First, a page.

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Title: Cordeauxia edulis (yeheb) : resource status, utilisation and management in Ethiopia
Author: Yusuf, Mussa Mohammed
ISNI:       0000 0004 2688 115X
Awarding Body: University of Wales, Bangor
Current Institution: Bangor University
Date of Award: 2010
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A study aimed at improving the management and utilisation of Cordeauxia edulis was conducted in Boh district, Ogaden, Somali National Regional State of Ethiopia between April 2007 and October 2009. The study had five major objectives: to analyse traditional knowledge of C.edulis; to determine the ecological, biological characteristics of the species and nutritional composition of its fruit; to determine population status and associated tree species growing with C. edulis; to develop efficient propagation methods; to develop appropriate village level harvesting and storage methods and improved market possibilities for nuts of C. edulis. C. edulis was found to occur in ten villages in Boh district and all were included in the study. Indigenous knowledge was investigated using PRA tools including structured and semi-structured interviews, key informant interviews, focus group discussions and field observation. Soil characterisation and nutritional composition of the nuts were conducted by laboratory analysis. Phenological study was carried out on 100 randomly selected mature C.edulis shrubs (10 from each village) of C. edulis . For the study of the population structure of C .edulis a total of ten plots (10 x 10 m) were laid out at 100 m intervals along a transect of 1 km in each population. Experiment on propagation from seeds was conducted in Jijiga while vegetative propagation from stem cutting was carried out both at the study site (Boh) and Jijiga in non-mist propagators, nursery and lath house. The results of the study showed that C. edulis is a multipurpose shrub species used for food, construction, fodder, fuel wood and medicine by the local communities. The fruit of C.edulis is sold in local markets generating a household income ranging from 50 % to 56 %. C .edulis is a communal resource with no management or control of utilisation which has led to overexploitation of the species by overcutting, overbrowsing and nut overharvesting. Soil analysis of the study site showed that the soil is sandy loam, slightly alkaline and poor in organic matter and essential nutrients such as, available phosphorus, potassium and total nitrogen. Nutrients including Ca, total N, and organic matter were higher under the C.edulis than further away, moreover and with exceptional Ca were higher in the soil surface than in the subsoil. Phenological study indicated that C.edulis flowers and produces fruit twice a year due to two rainy seasons (March to June and September to December) and showed strong positive relationship with seasonal precipitation. The result of the nut analyses revealed that it is characterized by high carbohydrate (36%) and fat (13%) contents. C.edulis density varied from 30 to 110 clumps ha· \ no seedling was recorded in six of the populations studied and only one seedling was recorded in one plot in each of the remaining four populations. The most common associated species were Acacia spp, Commiphora spp and Boswellia neglecta. Propagation from seed was the most efficient method whereas vegetative propagation was not a success. Seed germination (%) and growth performance were significantly enhanced by seed pretreatment. The highest seed germination (72%) and growth performance were recorded in seeds pretreated with boiling water, sown in the study site soil (Boh) and watered once a day. Harvesting physiologically matured fruits and treating them with biopesticide (Leaf of Neem tree) extended the shelf life of the fruits by one year in storage, while fruit harvested in premature stage were all attacked by insect pests within six months. Immediate actions are needed using information generated by the present study to save the species from extinction.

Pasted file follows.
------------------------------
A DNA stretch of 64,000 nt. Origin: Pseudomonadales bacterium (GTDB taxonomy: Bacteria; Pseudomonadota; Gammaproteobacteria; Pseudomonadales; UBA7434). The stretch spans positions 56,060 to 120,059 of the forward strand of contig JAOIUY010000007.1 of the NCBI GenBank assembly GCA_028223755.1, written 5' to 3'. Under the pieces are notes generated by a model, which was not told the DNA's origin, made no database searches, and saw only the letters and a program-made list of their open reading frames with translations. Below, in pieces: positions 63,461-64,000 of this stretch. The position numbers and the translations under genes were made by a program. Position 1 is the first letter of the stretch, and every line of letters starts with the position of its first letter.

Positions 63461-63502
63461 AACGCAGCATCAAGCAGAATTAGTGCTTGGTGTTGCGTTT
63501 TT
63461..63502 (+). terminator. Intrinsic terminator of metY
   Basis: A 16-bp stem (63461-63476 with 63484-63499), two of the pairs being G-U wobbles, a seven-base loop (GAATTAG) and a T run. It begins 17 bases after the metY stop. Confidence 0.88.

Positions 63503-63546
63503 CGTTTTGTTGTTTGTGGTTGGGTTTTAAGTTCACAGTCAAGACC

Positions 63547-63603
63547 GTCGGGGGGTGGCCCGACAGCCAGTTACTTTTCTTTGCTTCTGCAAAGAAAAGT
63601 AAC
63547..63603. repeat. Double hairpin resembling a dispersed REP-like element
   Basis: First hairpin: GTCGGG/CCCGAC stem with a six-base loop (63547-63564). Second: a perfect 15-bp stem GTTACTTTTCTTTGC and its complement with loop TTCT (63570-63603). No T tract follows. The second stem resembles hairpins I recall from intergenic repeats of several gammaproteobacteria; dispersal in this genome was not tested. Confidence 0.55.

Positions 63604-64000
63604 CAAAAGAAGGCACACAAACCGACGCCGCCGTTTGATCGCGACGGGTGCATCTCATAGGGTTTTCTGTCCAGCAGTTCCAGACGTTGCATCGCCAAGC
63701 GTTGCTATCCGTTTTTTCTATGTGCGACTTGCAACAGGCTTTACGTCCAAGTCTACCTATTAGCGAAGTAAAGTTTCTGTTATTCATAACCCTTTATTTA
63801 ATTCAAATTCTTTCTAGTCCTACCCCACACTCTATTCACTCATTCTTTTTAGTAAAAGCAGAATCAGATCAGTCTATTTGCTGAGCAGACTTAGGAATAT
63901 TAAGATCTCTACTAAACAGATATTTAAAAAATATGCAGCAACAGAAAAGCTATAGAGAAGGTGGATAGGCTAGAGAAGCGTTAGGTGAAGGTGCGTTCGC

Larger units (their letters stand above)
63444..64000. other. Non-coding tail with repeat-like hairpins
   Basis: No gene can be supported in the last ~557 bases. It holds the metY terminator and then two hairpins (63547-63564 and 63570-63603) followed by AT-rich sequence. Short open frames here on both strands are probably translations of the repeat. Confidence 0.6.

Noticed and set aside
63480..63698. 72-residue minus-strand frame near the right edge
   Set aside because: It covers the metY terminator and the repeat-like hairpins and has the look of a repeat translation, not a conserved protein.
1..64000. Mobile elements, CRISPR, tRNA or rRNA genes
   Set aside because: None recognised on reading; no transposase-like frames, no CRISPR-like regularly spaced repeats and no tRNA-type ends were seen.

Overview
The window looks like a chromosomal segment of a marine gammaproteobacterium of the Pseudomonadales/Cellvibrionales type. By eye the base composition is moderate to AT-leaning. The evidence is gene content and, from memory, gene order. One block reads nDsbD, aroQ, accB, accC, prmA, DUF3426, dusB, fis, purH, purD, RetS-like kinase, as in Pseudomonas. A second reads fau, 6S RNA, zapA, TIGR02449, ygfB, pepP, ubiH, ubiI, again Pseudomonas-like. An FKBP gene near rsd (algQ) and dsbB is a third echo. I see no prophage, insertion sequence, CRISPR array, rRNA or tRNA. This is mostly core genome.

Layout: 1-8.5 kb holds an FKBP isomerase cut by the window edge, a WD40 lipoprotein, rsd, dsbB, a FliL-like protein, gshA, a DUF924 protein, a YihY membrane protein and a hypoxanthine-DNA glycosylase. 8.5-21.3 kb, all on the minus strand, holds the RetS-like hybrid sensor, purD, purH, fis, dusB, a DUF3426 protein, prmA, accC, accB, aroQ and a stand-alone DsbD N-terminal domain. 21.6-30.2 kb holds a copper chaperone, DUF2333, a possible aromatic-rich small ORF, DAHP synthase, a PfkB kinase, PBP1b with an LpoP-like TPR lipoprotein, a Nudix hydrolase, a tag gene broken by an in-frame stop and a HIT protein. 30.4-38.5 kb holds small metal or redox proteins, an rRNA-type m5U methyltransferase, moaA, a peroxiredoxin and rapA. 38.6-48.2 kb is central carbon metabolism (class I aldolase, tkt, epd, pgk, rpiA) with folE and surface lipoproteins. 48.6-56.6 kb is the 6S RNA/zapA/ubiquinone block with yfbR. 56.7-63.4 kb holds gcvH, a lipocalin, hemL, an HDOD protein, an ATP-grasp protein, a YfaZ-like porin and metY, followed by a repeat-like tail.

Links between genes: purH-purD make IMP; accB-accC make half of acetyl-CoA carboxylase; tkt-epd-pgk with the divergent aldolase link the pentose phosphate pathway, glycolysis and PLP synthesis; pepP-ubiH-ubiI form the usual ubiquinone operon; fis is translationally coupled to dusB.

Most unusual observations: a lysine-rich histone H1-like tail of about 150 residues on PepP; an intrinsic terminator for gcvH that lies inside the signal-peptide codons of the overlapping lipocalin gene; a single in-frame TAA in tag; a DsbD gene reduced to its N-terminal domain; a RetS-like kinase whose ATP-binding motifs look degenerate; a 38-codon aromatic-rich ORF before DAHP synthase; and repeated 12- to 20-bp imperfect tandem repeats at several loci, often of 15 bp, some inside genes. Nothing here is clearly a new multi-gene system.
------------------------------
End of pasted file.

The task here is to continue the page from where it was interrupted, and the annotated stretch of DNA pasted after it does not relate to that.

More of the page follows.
Supervisor: Not available Sponsor: Not available
Qualification Name: Thesis (Ph.D.) Qualification Level: Doctoral
EThOS ID:  DOI: Not available